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"part of the body where pelvis and thigh join," Old English hype "hip," from Proto-Germanic *hupiz (cf. Dutch heup, German Hüfte, Gothic hups "hip"), from PIE *qeub- "to bend." Hip of a roof is from late 17c.
"seed pod" (especially of wild rose), Old English heope, hiope "seed vessel of the wild rose," from Proto-Germanic *hiup- (cf. dialectal Norwegian hjupa, Old Saxon hiopo, Dutch joop, Old High German hiafo, dialectal German Hiefe, Old English hiopa "briar, bramble").
"informed," 1904, apparently originally in black slang, probably a variant of hep (1), with which it is identical in sense, though it is recorded four years earlier.
exclamation used to introduce a united cheer (cf. hip-hip-hurrah), 1827, earlier hep, cf. German hepp, to animals a cry to attack game, to mobs a cry to attack Jews (see hep (2)); perhaps a natural sound (cf. Latin eho, heus).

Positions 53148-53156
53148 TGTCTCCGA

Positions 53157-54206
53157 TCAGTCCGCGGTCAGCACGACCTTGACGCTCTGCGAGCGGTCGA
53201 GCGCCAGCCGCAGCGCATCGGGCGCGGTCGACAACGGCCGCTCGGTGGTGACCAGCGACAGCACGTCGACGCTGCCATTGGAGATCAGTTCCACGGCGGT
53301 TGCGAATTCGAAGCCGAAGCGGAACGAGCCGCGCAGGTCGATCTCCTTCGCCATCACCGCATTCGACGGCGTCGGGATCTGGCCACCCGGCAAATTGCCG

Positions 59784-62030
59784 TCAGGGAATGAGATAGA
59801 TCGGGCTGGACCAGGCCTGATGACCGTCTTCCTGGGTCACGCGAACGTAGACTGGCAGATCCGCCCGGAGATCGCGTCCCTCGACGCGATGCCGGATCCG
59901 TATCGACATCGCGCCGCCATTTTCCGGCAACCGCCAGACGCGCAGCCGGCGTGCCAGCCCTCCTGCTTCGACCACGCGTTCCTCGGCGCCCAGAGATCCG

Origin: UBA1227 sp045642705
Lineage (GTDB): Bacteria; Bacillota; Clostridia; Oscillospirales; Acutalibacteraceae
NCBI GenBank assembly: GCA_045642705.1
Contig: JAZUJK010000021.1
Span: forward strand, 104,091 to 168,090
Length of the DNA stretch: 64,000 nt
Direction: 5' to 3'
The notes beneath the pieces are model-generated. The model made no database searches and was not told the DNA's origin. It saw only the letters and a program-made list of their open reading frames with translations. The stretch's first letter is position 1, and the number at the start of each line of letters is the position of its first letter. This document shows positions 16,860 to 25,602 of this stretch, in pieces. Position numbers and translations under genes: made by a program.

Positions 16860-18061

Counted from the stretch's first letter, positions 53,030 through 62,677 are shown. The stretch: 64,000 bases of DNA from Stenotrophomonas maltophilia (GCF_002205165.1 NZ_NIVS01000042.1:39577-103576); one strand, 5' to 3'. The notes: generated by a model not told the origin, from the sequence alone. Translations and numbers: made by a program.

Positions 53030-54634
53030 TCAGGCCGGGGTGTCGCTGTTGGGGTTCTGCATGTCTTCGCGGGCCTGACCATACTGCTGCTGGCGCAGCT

The lateral prominence of the pelvis from the waist to the thigh.
The hip joint.
To make aware; inform: educating the masses of America, hipping black people to the need to work together (1932+)Related Terms
in anatomy, the joint between the thighbone (femur) and the pelvis; also the area adjacent to this joint. The hip joint is a ball-and-socket joint; the round head of the femur rests in a cavity (the acetabulum) that allows free rotation of the limb. Amphibians and reptiles have relatively weak pelvic girdles, and the femur extends horizontally. This does not permit efficient resistance to gravity, and the trunks of these animals often rest partially on the ground. In mammals the hip joint allows the femur to drop vertically, thus permitting the animal to hold itself off the ground and leading to specializations for running and leaping. See also pelvic girdle.